11 July 2024
The National Anti-Corruption Commission (NACC) is not empowered to exclude any senior officials from the requirement to declare their assets, but it may consider extending the period for declaration probably by another 30 days, EC chairman Pol Gen Watcharapol Prasarnratchakit said this morning.

He explained that the additional time to be given for the declaration of assets and liabilities was intended to allow university council members to prepare themselves and, at the same time, to give time for the universities in question to find replacements.

He said the NACC had sent representatives to explain to Deputy Prime Minister Wissanu Krea-ngam and vice president of the National Legislative Assembly who have expressed concern with the NACC’s announcement of assets declaration requirement.

Dr Wissanu earlier said that the requirement for assets declaration would cause paperwork burden.  Several members of university councils have threatened to quit as they see the new requirement as an unnecessary burden.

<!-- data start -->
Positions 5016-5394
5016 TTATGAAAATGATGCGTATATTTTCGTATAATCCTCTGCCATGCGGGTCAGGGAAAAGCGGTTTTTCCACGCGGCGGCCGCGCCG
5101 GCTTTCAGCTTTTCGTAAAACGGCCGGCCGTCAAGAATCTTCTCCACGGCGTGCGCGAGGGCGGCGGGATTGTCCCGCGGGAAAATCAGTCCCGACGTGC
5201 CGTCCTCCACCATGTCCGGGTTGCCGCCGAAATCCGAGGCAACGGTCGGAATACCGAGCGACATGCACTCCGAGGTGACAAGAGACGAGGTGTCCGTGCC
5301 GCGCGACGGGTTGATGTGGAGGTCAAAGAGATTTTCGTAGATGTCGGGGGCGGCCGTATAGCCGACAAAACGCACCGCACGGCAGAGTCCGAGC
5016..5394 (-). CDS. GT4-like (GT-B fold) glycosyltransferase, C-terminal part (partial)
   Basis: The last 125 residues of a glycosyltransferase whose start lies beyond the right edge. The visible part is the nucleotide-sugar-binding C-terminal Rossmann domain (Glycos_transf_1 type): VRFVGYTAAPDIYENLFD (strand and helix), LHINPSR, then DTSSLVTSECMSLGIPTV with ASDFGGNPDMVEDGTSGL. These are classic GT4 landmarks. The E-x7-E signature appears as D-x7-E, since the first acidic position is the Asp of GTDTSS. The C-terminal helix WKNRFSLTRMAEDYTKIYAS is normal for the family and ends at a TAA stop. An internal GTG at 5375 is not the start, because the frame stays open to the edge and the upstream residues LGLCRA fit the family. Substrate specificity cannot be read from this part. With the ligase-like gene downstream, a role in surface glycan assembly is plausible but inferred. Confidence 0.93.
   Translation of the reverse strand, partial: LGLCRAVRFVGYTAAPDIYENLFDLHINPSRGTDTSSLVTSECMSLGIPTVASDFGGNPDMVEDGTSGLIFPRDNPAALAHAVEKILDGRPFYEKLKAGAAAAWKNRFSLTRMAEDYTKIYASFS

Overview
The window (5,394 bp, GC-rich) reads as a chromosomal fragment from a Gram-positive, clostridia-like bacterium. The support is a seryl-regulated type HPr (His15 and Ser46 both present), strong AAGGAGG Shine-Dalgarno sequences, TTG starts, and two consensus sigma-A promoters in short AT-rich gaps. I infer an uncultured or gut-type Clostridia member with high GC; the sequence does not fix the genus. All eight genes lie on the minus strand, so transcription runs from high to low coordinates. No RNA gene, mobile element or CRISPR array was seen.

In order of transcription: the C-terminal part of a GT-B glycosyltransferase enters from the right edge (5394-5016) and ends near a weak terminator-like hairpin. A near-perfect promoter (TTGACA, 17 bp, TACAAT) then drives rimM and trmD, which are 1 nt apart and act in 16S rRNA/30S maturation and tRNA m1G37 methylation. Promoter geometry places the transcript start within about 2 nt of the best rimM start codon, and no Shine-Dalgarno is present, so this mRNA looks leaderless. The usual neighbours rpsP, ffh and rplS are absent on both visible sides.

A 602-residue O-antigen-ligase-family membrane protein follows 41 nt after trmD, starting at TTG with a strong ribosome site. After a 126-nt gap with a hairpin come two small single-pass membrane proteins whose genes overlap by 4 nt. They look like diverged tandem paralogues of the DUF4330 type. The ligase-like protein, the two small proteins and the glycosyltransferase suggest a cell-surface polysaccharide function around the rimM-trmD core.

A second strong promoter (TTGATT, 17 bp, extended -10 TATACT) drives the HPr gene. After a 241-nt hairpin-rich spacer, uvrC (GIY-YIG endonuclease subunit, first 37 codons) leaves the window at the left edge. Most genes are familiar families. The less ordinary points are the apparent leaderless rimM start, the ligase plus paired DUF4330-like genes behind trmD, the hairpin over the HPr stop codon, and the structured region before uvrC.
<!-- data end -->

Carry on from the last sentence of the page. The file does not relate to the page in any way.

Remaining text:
Unlike the old NACC law which empowered the anti-graft commission to be selective in deciding who should be required to declare assets, Pol Gen Watchapol said the new
NACC law did not give such power to the commission “and hence our duty is to announce that all senior officials must declare their assets”.

He said that amending the announcement did not depend on whether any university council members would quit or not.  “Whether to resign or not depends on the judgment of each individual council member,” he said, adding that extending the period for assets declaration would give time for council members to consider whether to quit or to stay on.

The NACC is due to meet tomorrow to discuss the announcement and about the possibility of extending the period of declaration.  But Watcharapol said the meeting would not be conclusive within a single day.